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Mosquito Power: Don’t Test It

Travellers, particularly pregnant women, heading to Zika-prone areas need to stay alert. We’ll help you with that as warmer, wetter weather approaches and mosquitos come out of hiding to feast on bare skin. To date, the Zika virus has been carried primarily (as far the experts know) by the Aedes aegypti species of mosquito. But there is growing suspicion that Aedes albopictus is a potential carrier. If this turns out to be the case, the risk area for Zika virus transmission will explode. The highest risk identified to date is throughout the entire subtropical and tropical area of North America: the Caribbean, Mexico, Central America, most of South American (except Chile), and the southern U.S.—mostly Florida, the Gulf States, including Texas, the southern Atlantic coast region, and southern Arizona. If Aedes albopictus, which is common well beyond A. aegypti’s range, becomes a co-conspirator and joins the latter transmitting the Zika virus, then the entire area south of…

Zika “Emergency” in Florida—What Does It Mean for Canadians?

Florida Governor Rick Scott has declared a Zika-related public health emergency in five counties—Miami-Dade, Broward (Fort Lauderdale area), Hillsborough (Tampa area), Lee (Fort Myers area), and Santa Rosa (western Panhandle), citing confirmation of at least 12 cases of the virus. All of the cases are travel-related, i.e., the virus was contracted outside of the state, and the number is expected to rise over the next few days. The emergency order directs health and agricultural authorities to implement stringent mosquito control activities (spraying, removal of standing water, etc.) in all residential areas in those counties and to use any other measures deemed necessary to limit mosquito habitats. Said the governor: “[…] we have to ensure Florida is prepared and stays ahead of the Zika virus in our state.” His announcement is expected to be followed by similar actions in other states where Aedes aegypti (the mosquito species known to transmit the…

The Zika Virus Advances: Part 2

Since early January, when we first alerted you to the emergence of the Zika virus throughout the Americas, the impact of this mosquito-borne disease has been dynamic—even inducing several governments to advise pregnant women to avoid travel to a growing number of Zika-prone countries. The reason for singling out pregnant women (or those who might become pregnant) is that the Zika virus has been linked to an extraordinary surge of microcephaly—a fetal deformity resulting in unusually small heads and brains in newborns. The epicenter of this surge, and the region where it has been aggressively researched and documented, is Brazil, where almost 4,000 suspected cases were identified in 2015—30 times more than in any one-year period since 2010. Were it not for this link to newborn microcephaly, we likely wouldn’t be talking about Zika today, since its other manifestations are relatively mild (fever, rash, headaches, joint paint, and conjunctivitis) and…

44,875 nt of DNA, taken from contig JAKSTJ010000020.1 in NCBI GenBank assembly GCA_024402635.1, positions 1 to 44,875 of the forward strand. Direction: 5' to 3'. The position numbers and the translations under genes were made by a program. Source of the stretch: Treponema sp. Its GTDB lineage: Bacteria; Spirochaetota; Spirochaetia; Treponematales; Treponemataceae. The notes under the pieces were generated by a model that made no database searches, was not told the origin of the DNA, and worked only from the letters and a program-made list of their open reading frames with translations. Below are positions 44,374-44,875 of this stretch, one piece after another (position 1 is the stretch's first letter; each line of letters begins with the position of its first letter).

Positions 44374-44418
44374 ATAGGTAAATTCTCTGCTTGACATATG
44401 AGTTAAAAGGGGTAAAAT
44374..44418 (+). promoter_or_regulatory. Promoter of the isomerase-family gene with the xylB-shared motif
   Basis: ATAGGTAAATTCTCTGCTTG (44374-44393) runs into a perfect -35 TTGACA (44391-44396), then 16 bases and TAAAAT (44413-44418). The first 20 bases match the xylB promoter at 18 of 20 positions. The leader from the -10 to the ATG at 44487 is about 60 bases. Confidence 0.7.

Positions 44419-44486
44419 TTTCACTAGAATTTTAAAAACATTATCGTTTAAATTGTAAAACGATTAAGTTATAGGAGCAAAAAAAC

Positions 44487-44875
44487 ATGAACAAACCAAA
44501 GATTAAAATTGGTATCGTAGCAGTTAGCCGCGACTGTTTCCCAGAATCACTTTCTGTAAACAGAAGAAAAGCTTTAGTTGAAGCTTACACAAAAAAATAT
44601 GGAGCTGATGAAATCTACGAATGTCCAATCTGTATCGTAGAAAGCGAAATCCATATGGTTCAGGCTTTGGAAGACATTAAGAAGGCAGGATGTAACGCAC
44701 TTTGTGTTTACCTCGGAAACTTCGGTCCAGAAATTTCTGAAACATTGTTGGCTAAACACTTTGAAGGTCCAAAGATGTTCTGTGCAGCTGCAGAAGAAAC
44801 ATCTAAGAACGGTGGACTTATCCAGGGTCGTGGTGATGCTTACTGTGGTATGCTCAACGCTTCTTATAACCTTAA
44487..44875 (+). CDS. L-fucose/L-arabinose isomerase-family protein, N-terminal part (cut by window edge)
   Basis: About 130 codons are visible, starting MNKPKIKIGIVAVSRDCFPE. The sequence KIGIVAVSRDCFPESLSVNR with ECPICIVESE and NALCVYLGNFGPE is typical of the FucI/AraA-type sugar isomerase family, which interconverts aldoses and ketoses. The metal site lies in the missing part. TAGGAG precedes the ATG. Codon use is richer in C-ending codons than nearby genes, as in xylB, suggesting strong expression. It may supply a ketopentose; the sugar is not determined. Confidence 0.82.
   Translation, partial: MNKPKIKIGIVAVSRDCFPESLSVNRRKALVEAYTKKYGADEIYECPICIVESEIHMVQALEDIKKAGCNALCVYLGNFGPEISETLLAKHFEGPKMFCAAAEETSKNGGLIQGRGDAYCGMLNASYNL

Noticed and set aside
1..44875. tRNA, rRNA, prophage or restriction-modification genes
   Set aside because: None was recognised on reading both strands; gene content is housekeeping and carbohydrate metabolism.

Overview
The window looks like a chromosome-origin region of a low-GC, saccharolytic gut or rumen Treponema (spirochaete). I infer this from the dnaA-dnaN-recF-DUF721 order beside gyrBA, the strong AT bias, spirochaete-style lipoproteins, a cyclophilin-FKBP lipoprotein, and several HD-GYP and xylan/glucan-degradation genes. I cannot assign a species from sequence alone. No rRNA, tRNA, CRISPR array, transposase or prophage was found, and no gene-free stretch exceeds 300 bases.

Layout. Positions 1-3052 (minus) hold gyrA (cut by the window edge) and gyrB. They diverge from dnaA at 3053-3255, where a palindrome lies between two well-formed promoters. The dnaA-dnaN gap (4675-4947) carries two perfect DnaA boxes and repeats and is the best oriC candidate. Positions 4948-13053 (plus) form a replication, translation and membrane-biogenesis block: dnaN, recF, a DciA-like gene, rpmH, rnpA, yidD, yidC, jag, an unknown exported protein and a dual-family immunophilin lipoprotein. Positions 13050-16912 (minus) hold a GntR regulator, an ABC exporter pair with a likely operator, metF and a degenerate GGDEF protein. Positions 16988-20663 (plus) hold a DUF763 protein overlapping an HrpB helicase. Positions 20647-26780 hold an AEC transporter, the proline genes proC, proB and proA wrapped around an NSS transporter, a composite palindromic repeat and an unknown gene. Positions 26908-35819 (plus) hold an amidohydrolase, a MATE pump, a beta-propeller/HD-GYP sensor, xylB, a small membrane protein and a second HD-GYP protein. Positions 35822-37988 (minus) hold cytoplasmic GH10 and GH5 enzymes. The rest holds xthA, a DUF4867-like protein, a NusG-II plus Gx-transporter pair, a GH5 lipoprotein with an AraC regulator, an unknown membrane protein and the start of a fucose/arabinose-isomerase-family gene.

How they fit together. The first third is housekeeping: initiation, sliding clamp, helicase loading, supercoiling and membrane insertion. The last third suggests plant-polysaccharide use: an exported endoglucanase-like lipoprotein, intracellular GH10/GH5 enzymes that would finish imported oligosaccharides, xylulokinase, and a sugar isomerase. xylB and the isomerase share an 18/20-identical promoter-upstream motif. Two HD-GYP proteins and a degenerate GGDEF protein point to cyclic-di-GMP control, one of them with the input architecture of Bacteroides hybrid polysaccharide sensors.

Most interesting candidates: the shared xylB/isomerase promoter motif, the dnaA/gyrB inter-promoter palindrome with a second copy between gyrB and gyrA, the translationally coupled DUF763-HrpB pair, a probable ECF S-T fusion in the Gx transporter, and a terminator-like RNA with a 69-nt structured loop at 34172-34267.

Travel Warning: Zika Virus Invades The Americas

If you or someone you know is planning to travel to the Caribbean, Mexico, or Central or South America, you need to be aware that a locally transmitted case of a newly detected mosquito-borne virus has recently been reported in Puerto Rico and Mexico, raising concerns that it could soon make its way to South Florida and South Texas. Outbreaks of the Zika virus had been previously reported in Africa, Asia, and the Oceania–Pacific regions. However, in December 2015, the Pan American Health Organization (PAHO) reported confirmed cases of Zika infections in Brazil, Colombia, El Salvador, French Guiana, Honduras, Martinique, Mexico, Panama, Puerto Rico, Paraguay, Suriname, and Venezuela. Locally transmitted means mosquitos in these areas have been infected with the virus and are spreading it to humans. Now let’s make one thing clear: the Zika virus is no Ebola or SARS. So far, the virus has not been linked to…

Lessons from Paris for Canadian Travellers

If there is anything positive to come out of the terrorist attacks on Paris, it is the clear indication that you and millions of your peers will not be intimidated and forced into chucking your travel plans aside. Travel is what many of you live for, so go ahead with your plans—but add a layer of protection. Unfortunately, the events in Paris last week are not the last of the tragedies our society will face, so it pays to be prepared. One of the first lessons to be learned out of Paris is that when a city, country, or entire region is thrown into panic, the impact and anxiety is felt not only by the traveller but also by the traveller’s family and loved ones at home. You can avert much of that anxiety by maintaining clear and close links with your home base. Here are a couple steps you…

Sun Belt Weather for 2015–2016: Watch Out for “Godzilla” El Niño

Heard enough about freaky weather lately? Well, there’s more you need to know, especially if you’re heading south for all or part of the winter. And it mostly has to do with El Niño—the Pacific Ocean warming phenomenon that cycles in every two to seven years and dominates northern hemisphere weather patterns for months at a time. This year, the National Oceanic and Atmospheric Administration (NOAA) is predicting one of the strongest El Niño seasons ever recorded. Some of the experts who track these phenomena have even begun describing the forthcoming El Niño as the Godzilla of El Niños. But even they admit that the weather is a fickle master, and it can change in an instant. If there were an overview we might give you now, it would be the following: regardless where you are going in the Sun Belt, take your umbrellas along. And for most areas, you’re…

Shootings in Chattanooga: Emergency Planning in Today’s World of Security Risks